Alexander returned to Phoenicia in the spring of 331. He then directed his march through Samaria, and arrived at Thapsacus on the Euphrates about the end of August. after crossing the river he struck to the north-east through a fertile and well-supplied country. On his march he was told that Darius was posted with an immense force on the left bank of the Tigris; but on arriving at that river he found nobody to dispute his passage. He then proceeded southwards along its banks, and after four days' march fell in with a few squadrons of the enemy's cavalry. From some of these who were made prisoners Alexander learned that Darius was encamped with his host on one of the extensive plains between the Tigris and the mountains of Kurdistan, near a village called Gaugamela (the Camel's House). The town of Arbela, after which the battle that ensued is commonly named, lay at about twenty miles distance, and there Darius had deposited his baggage and treasure. That monarch had been easily persuaded that his former defeat was owing solely to the nature of the ground; and, therefore, he now selected a wide plain for an engagement, where there was abundant room for his multitudinous infantry, and for the evolutions of his horsemen and charioteers. Alexander, after giving his army a few days' rest, set out to meet the enemy soon after midnight, in order that he might come up with them about daybreak. On ascending some sand-hills the whole array of the Persians suddenly burst upon the view of the Macedonians, at the distance of three or four miles. Darius, as usual, occupied the centre, surrounded by his body-guard and chosen troops. In front of the royal position were ranged the war-chariots and elephants, and on either side the Greek mercenaries, to the number, it is said, of 50,000. Alexander spent the first day in surveying the ground and preparing for the attack; he also addressed his troops, pointing out to them that the prize of victory would not be a mere province, but the dominion of all Asia. Yet so great was the tranquillity with which he contemplated the result, that at daybreak on the following morning, when the officers came to receive his final instructions, they found him in a deep slumber. His army, which consisted only of 40,000 foot and 7000 horse, was drawn up in the order which he usually observed, namely, with the phalanx in the centre in six divisions, and the Macedonian cavalry on the right, where Alexander himself took his station. The Persians, fearful of being surprised, had stood under arms the whole night, so that the morning found them exhausted and dispirited. Some of them, however, fought with considerable bravery; but when Alexander had succeeded in breaking their line by an impetuous charge, Darius mounted a fleet horse and took to flight, as at Issus, though the fortune of the day was yet far from having been decided. At length, however, the rout became general. Whilst daylight lasted Alexander pursued the flying enemy as far as the banks of the Lycus, or Greater Zab, where thousands of the Persians perished in the attempt to pass the river. After resting his men a few hours Alexander continued the pursuit at midnight in the hope of overtaking Darius at Arbela. The Persian monarch, however, had continued his flight without stopping; but the whole of the royal baggage and treasure was captured.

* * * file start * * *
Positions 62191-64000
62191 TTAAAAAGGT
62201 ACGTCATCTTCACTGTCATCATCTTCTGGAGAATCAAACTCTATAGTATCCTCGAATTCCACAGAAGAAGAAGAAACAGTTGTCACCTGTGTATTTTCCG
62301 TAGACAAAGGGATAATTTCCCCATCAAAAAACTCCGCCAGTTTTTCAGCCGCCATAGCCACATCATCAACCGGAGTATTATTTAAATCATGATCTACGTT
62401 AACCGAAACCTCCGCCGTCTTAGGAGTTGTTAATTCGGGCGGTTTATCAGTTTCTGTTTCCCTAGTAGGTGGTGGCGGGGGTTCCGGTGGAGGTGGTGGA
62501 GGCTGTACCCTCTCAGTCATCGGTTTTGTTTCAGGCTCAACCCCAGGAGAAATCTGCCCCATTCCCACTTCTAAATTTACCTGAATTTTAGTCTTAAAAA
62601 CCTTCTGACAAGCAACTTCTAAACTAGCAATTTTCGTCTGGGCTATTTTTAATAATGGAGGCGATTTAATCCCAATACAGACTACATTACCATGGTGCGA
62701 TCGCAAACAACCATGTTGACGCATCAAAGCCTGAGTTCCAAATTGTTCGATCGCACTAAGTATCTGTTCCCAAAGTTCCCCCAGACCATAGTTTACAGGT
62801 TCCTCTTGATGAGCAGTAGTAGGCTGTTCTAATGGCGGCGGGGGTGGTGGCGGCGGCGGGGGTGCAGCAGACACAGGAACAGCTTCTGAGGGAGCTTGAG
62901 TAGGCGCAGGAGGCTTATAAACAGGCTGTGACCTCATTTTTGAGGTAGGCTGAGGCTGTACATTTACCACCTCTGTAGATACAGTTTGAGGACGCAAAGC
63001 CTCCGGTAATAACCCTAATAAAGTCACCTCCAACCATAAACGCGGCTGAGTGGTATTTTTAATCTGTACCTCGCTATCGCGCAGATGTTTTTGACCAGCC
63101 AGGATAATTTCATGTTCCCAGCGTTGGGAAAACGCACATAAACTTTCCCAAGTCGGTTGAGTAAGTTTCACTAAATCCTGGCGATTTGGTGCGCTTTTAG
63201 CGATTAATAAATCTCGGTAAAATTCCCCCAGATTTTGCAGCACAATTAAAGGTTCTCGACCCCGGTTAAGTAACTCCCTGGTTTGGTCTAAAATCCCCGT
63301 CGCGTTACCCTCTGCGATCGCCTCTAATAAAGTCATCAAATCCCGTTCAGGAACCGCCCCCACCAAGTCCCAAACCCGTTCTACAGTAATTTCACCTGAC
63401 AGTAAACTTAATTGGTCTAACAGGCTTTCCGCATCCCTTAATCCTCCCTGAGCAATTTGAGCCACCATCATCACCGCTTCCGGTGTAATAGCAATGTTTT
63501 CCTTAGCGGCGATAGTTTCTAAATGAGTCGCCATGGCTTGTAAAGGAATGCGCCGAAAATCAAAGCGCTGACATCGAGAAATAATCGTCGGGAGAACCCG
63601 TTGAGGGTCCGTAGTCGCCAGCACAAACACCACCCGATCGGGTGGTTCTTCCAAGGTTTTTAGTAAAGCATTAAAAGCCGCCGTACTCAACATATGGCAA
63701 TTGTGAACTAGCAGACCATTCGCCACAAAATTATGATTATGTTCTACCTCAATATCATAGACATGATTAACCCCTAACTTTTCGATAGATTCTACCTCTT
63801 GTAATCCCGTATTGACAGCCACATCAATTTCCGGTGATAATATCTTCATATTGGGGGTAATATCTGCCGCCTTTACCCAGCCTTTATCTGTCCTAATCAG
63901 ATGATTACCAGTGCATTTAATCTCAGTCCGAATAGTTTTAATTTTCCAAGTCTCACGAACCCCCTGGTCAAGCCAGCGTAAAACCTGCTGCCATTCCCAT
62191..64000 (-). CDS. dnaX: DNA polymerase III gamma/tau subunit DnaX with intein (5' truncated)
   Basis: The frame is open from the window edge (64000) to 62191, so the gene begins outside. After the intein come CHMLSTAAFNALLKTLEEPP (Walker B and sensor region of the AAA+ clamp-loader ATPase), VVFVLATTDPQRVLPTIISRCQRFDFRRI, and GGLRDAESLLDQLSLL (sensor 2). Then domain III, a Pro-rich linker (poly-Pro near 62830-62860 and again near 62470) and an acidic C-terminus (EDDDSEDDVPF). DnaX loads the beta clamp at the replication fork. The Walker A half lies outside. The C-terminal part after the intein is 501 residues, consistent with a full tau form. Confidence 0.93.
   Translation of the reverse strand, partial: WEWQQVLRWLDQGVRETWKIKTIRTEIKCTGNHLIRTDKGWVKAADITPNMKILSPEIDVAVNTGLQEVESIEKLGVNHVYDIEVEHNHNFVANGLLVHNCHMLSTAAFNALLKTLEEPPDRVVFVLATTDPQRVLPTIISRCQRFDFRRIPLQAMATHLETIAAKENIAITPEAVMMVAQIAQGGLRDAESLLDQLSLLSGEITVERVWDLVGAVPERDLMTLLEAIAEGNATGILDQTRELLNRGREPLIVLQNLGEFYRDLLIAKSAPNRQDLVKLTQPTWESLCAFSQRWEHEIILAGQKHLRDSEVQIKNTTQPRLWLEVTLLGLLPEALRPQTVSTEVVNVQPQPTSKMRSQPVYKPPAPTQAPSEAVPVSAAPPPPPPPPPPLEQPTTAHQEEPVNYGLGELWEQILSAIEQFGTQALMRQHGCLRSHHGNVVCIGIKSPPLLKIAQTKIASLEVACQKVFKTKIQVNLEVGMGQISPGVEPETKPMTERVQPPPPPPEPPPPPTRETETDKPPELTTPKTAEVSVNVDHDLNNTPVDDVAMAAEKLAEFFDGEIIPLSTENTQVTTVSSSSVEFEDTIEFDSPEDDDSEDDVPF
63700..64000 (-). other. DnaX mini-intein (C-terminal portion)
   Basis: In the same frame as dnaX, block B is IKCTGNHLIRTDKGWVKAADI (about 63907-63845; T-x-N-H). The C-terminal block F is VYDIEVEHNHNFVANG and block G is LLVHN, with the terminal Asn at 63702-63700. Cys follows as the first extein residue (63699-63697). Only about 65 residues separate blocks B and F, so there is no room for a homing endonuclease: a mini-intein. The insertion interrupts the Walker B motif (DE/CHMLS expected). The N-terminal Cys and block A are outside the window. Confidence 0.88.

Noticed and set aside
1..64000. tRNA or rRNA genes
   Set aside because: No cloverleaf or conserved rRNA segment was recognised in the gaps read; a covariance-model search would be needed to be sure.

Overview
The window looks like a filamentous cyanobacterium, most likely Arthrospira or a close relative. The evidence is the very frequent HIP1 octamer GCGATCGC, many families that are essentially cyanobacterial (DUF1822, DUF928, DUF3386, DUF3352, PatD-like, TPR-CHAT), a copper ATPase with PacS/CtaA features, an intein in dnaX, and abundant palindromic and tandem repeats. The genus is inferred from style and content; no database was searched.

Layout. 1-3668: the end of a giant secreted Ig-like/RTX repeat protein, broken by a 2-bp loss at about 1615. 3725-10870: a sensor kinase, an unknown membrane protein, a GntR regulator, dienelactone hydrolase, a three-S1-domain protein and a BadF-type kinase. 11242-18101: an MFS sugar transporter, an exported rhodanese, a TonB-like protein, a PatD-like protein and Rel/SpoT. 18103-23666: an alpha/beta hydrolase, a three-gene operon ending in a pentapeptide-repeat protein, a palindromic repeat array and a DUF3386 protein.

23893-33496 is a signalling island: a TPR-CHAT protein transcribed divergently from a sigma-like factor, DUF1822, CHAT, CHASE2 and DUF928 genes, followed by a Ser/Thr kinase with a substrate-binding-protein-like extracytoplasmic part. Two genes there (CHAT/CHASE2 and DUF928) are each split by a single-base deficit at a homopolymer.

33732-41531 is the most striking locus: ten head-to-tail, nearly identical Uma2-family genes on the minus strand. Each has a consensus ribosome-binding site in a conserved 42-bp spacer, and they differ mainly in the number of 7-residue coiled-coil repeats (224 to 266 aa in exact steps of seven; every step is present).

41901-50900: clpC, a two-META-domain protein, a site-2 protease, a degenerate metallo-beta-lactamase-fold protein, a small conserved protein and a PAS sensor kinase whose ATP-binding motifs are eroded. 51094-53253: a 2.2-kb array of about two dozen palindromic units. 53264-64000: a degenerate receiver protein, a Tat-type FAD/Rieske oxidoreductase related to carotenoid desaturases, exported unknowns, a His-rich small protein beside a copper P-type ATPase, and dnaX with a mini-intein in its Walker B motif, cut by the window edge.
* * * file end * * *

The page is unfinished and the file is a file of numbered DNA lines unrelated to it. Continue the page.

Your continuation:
Finding any further pursuit of Darius hopeless, Alexander now directed his march towards Babylon. At a little distance from the city the greater part of the population came out to meet him, headed by their priests and magistrates, tendering their submission and bearing with them magnificent presents. Alexander then made his triumphant entry into Babylon, riding in a chariot at the head of his army. The streets were strewed with flowers, incense smoked on either hand on silver altars, and the priests celebrated his entry with hymns. Nor was this a mere display of a compulsory obedience. Under the Persian sway the Chaldaean religion had been oppressed and persecuted; the temple of Belus had been destroyed and still lay in ruins; and both priests and people consequently rejoiced at the downfall of a dynasty from which they had suffered so much wrong. Alexander observed here the same politic conduct which he had adopted in Egypt. He caused the ruined temples to be restored, and proposed to offer personally, but under the direction of the priests, a sacrifice to Belus. Alexander contemplated making Babylon the capital of his future empire. His army was rewarded with a large donative from the Persian treasury; and after being allowed to indulge for some time in the luxury of Babylon, was again put in motion, towards the middle of November, for Susa. It was there that the Persian treasures were chiefly accumulated, and Alexander had despatched one of his generals to take possession of the city immediately after the battle of Arbela. It was surrendered without a blow by the satrap Abulites. The treasure found there amounted to 40,000 talents in gold and silver bullion, and 9000 in gold Darics. But among all these riches the interest of the Greeks must have been excited in a lively manner by the discovery of the spoils carried off from Greece by Xerxes. Among them were the bronze statues of Harmodius and Aristogiton, which Alexander now sent back to Athens, and which were long afterwards preserved in the Ceramicus.